FREMANTLE forward Michael Walters says Harley Bennell's attitude has been ideal despite being stuck in the rehab group for the past six weeks.
Bennell has been training away from the main group since Christmas as he continues to try and overcome a calf problem. He had a history of calf issues at Gold Coast and coach Ross Lyon said last week that the Dockers were trying to build some foundations to ensure that he becomes an eight-to-10-year player at Fremantle.
Walters said Bennell's attitude had been exemplary throughout the summer.
"Harley is a pretty likeable guy, he fits in pretty well," Walters said.
"For the first couple of weeks of pre-season he was training hard and he looked good.
"He still looks good now but he had a bit of calf setback but he's doing everything he can to make sure he's right for round one.
"But he's working hard in the rehab group and you can't fault his attitude since he's been at the club."
Walters and Michael Johnson were the first two Fremantle players that Bennell spoke to before requesting a trade to the Dockers from the Suns last year.
Walters said he and Johnson shared their personal stories with Bennell in a bid to help him get his football career back on track as well as help him understand the Dockers' culture.
"Without going into too much, I spoke to him about when I went back to Swans (Swan Districts) and Johnno spoke to him about his past," Walters said.
"It was just good to catch up because we've known Harley for a while now. We knew him before he came to the club and it was good for him to have someone to talk to.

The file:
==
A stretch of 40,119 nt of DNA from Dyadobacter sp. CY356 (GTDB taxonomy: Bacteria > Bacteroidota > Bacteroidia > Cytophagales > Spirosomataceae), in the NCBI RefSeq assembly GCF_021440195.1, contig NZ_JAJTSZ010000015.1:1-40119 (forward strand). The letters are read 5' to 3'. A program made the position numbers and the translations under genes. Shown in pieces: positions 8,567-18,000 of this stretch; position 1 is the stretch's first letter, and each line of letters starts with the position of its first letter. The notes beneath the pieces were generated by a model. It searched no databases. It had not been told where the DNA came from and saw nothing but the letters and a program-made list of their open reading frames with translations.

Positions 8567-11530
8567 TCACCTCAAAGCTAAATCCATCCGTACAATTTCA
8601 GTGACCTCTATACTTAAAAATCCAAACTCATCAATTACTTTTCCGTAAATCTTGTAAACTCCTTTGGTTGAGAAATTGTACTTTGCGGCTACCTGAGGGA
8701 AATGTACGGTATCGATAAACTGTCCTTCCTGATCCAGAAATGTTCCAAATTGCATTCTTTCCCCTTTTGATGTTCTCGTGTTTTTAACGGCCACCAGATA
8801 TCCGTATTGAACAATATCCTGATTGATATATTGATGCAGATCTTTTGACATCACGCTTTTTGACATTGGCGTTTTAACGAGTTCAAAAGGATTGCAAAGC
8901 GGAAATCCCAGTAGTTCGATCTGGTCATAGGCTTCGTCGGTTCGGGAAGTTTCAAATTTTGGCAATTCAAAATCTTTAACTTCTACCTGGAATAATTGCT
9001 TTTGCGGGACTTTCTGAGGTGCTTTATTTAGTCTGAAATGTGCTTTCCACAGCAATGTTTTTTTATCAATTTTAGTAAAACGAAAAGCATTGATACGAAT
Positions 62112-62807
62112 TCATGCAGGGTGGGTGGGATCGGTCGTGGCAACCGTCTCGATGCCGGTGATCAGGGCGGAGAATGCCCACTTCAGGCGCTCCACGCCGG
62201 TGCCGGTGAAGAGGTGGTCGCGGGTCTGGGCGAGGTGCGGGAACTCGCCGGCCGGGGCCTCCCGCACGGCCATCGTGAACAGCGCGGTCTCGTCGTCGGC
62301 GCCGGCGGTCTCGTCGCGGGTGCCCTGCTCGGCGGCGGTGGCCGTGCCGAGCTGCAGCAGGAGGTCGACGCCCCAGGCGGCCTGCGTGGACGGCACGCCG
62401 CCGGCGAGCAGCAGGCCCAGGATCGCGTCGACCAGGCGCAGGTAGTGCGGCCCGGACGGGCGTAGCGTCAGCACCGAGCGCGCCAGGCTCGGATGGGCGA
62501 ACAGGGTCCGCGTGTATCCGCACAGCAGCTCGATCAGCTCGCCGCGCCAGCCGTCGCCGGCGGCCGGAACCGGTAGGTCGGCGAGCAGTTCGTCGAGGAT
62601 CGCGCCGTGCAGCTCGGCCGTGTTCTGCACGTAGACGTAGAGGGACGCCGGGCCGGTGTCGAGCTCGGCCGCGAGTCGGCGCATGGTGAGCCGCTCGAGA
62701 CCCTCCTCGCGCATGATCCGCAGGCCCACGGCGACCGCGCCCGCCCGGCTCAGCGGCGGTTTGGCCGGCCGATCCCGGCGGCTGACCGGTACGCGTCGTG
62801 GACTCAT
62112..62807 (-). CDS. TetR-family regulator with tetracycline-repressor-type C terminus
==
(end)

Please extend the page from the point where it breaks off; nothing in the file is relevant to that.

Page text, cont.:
"It was more just a catch-up to have a coffee and see where his mind was at.
"We sort of went through and told him what we want and we expect at Fremantle."
Both Walters and Johnson have become outstanding players for Fremantle under Lyon. Walters has been the club's leading goalkicker in two of the past three seasons while Johnson was named All Australian in 2013.
Lyon has said Walters could captain Fremantle in the future, but the small forward wasn't elected into the leadership group this season.
Walters said he was not concerned by his omission but he was full of praise for Johnson, who was voted back into the leadership group for the first time since 2010.
"(I was) really pleased," Walters said.
"Johnno has been there for me since day one and whether he got in or not he was always going to be a leader for me, not only to the indigenous boys but just to the whole group in general."
Walters was speaking at Ron Jose Oval in Midvale, a ground where he started playing football as an eight-year-old.
He was there to help coach a group of indigenous youngsters as they prepared for the Nicky Winmar Cup, a round-robin carnival for indigenous teenage footballers in WA.